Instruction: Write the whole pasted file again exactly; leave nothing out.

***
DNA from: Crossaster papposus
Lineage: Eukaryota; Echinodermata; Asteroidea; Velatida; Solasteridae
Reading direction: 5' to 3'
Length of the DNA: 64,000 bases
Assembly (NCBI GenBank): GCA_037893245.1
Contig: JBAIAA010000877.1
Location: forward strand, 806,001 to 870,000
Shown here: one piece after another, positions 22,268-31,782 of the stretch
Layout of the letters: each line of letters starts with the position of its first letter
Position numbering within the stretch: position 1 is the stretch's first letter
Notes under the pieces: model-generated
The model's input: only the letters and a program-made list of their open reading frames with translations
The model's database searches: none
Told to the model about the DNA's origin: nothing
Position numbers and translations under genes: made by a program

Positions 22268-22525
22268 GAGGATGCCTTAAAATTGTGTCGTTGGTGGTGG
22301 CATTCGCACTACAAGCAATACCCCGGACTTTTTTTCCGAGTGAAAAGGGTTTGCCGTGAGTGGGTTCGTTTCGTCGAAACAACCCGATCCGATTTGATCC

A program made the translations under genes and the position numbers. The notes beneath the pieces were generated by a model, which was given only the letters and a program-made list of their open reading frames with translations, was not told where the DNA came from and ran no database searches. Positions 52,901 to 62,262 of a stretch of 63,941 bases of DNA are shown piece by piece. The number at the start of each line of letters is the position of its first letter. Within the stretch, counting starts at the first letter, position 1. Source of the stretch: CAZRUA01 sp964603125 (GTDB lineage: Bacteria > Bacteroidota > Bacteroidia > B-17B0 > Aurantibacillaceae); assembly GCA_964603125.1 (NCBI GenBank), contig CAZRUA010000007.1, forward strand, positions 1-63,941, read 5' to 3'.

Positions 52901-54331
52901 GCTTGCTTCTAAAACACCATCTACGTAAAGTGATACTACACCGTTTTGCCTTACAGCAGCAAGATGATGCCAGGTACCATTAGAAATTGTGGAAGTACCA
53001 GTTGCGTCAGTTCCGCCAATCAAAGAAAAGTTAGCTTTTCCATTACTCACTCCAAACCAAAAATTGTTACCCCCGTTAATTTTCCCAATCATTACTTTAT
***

DNA from: Crossaster papposus
Lineage: Eukaryota; Echinodermata; Asteroidea; Velatida; Solasteridae
Reading direction: 5' to 3'
Length of the DNA: 64,000 bases
Assembly (NCBI GenBank): GCA_037893245.1
Contig: JBAIAA010000877.1
Location: forward strand, 806,001 to 870,000
Shown here: one piece after another, positions 22,268-31,782 of the stretch
Layout of the letters: each line of letters starts with the position of its first letter
Position numbering within the stretch: position 1 is the stretch's first letter
Notes under the pieces: model-generated
The model's input: only the letters and a program-made list of their open reading frames with translations
The model's database searches: none
Told to the model about the DNA's origin: nothing
Position numbers and translations under genes: made by a program

Positions 22268-22525
22268 GAGGATGCCTTAAAATTGTGTCGTTGGTGGTGG
22301 CATTCGCACTACAAGCAATACCCCGGACTTTTTTTCCGAGTGAAAAGGGTTTGCCGTGAGTGGGTTCGTTTCGTCGAAACAACCCGATCCGATTTGATCC

A program made the translations under genes and the position numbers. The notes beneath the pieces were generated by a model, which was given only the letters and a program-made list of their open reading frames with translations, was not told where the DNA came from and ran no database searches. Positions 52,901 to 62,262 of a stretch of 63,941 bases of DNA are shown piece by piece. The number at the start of each line of letters is the position of its first letter. Within the stretch, counting starts at the first letter, position 1. Source of the stretch: CAZRUA01 sp964603125 (GTDB lineage: Bacteria > Bacteroidota > Bacteroidia > B-17B0 > Aurantibacillaceae); assembly GCA_964603125.1 (NCBI GenBank), contig CAZRUA010000007.1, forward strand, positions 1-63,941, read 5' to 3'.

Positions 52901-54331
52901 GCTTGCTTCTAAAACACCATCTACGTAAAGTGATACTACACCGTTTTGCCTTACAGCAGCAAGATGATGCCAGGTACCATTAGAAATTGTGGAAGTACCA
53001 GTTGCGTCAGTTCCGCCAATCAAAGAAAAGTTAGCTTTTCCATTACTCACTCCAAACCAAAAATTGTTACCCCCGTTAATTTTCCCAATCATTACTTTAT